+1 vote
asked by (270 points)

Looking at your source code, I found a method called zipUpApplyMPO. This method isn't described in your documentation, but I tried it out, and it seemed to yield the same results as fitApplyMPO, only (in my case) faster. Is there a reason zipUpApplyMPO is missing from documentation, and how does it compare to fitApplyMPO?

1 Answer

+1 vote
answered by (70.1k points)
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Best answer

Hi, good question. The zip-up method for applying an MPO to an MPS is described in this paper: https://arxiv.org/abs/1002.1305 (motivation and discussion starts around page 5).

It's a sort of "quasi-controlled" algorithm for applying an MPO, meaning that you can get it to converge to arbitrary accuracy with sufficiently small truncations, but you can also encounter some cases where it behaves poorly in practice depending on numerical details of how the MPO and MPS are constructed internally (such as whether the tensors obey right- and left- orthogonality constraints or not).

In practice I haven't been to happy with its performance, typically finding that I need to take quite small truncation cutoffs to get accurate results. But maybe it works well for your case or perhaps it can be improved. So it's present in ITensor as sort of an experimental feature but I don't want to steer new users to it.

Recently I made a major improvement to the exactApplyMPO algorithm that drastically improves its scaling. It's a fully controlled algorithm that should give consistent results across a wide range of MPOs and MPS. Its only drawback is that to leading order it scales as an additional power of the MPO bond dimension compared to fitApplyMPO or zipUpApplyMPO, which is non-trivial of course. But it could be acceptably fast for your case and should be the most reliable algorithm. So please try that and see if it's fast enough for you.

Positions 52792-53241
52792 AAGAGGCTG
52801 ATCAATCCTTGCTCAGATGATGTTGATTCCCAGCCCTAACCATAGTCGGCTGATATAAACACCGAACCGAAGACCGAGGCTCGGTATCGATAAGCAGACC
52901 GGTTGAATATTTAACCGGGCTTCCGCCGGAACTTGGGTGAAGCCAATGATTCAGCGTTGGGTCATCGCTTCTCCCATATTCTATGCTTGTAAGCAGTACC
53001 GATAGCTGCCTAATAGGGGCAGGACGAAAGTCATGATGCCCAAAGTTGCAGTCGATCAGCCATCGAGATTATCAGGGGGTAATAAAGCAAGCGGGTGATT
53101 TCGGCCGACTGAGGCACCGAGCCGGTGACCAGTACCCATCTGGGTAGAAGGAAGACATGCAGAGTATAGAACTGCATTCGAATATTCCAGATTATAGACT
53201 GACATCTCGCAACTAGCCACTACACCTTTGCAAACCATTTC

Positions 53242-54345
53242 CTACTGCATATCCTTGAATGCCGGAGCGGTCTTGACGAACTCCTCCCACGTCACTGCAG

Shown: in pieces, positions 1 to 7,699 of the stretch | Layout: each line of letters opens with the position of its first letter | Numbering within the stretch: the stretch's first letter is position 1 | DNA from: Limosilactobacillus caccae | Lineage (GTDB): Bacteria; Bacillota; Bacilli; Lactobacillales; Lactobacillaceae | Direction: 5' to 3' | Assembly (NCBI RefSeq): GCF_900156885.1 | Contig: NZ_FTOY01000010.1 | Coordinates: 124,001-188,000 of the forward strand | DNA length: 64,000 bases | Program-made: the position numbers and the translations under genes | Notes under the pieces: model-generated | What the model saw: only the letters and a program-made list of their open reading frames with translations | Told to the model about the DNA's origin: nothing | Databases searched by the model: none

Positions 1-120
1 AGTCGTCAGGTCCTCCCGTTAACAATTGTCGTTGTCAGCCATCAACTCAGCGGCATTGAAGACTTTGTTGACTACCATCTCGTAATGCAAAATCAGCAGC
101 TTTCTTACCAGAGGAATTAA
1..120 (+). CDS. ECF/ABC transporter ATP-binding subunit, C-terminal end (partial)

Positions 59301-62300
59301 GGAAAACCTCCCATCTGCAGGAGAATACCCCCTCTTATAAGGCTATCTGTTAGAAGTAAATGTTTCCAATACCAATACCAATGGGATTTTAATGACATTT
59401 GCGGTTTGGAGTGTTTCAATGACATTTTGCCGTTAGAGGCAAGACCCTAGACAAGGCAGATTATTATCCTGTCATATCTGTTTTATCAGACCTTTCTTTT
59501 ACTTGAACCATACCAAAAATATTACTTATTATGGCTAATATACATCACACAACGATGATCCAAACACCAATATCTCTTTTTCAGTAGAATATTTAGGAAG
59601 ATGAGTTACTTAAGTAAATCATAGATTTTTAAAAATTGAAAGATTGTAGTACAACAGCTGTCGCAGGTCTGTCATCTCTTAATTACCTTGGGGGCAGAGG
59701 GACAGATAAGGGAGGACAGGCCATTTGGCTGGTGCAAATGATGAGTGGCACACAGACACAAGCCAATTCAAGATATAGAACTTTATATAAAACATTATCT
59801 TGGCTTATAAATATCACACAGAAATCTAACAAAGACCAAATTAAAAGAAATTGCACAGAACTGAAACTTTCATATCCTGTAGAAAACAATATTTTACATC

The problem with fitApplyMPO is that it can fail to converge (no matter how many sweeps are done) if the product of the MPO times the MPS is too different from the original MPS. But fitApplyMPO can work pretty well for MPOs that are not too far from the identity, such as when doing time evolution with a small step size.

Anyway you can see that this is a tricky business, which is why I recommend people try exactApplyMPO first.

In the future I'm planning to replace all these methods by a single method "applyMPO" that defaults to exactApply, but can accept an optional argument that tells the method to try one of the less reliable but faster algorithms such as fitApply. Also I'm planning to try a hybrid algorithm that could combine the best aspects of exactApply and fitApply (reliability and good scaling).

commented by (160 points)
Just curious, is there a deep reason for fitApply's failure?
commented by (70.1k points)
Hi, so I'm not sure what reasons count as deep or not, but the reason for the possible failure of fitApply is that it projects the current MPO times MPS product into some reduced basis ("MPS basis") which comes from some initial guess for the new MPS. If this initial guess is bad, then the basis is bad, and the new tensors used to update the two sites of the MPS are missing components they should otherwise have. This two-site tensor is used to expand the basis, so if it's deficient the basis will continue to be deficient. So one can get into sort of an endless loop where the basis is bad and never gets better.

This situation is analogous to gradient descent, where a bad initial starting point can cause one to get stuck in a local minimum. In that case, the gradient does ultimately go to zero and things look converged, but one can be far from the correct answer (true global minimum).

So probably the best MPO times MPS algorithm is to use a more reliable, or totally controlled MPS times MPO algorithm which scales worse but from which one can demand limited accuracy (by over-truncating), then use the output of that algorithm to initialize fitApply which has the best scaling.
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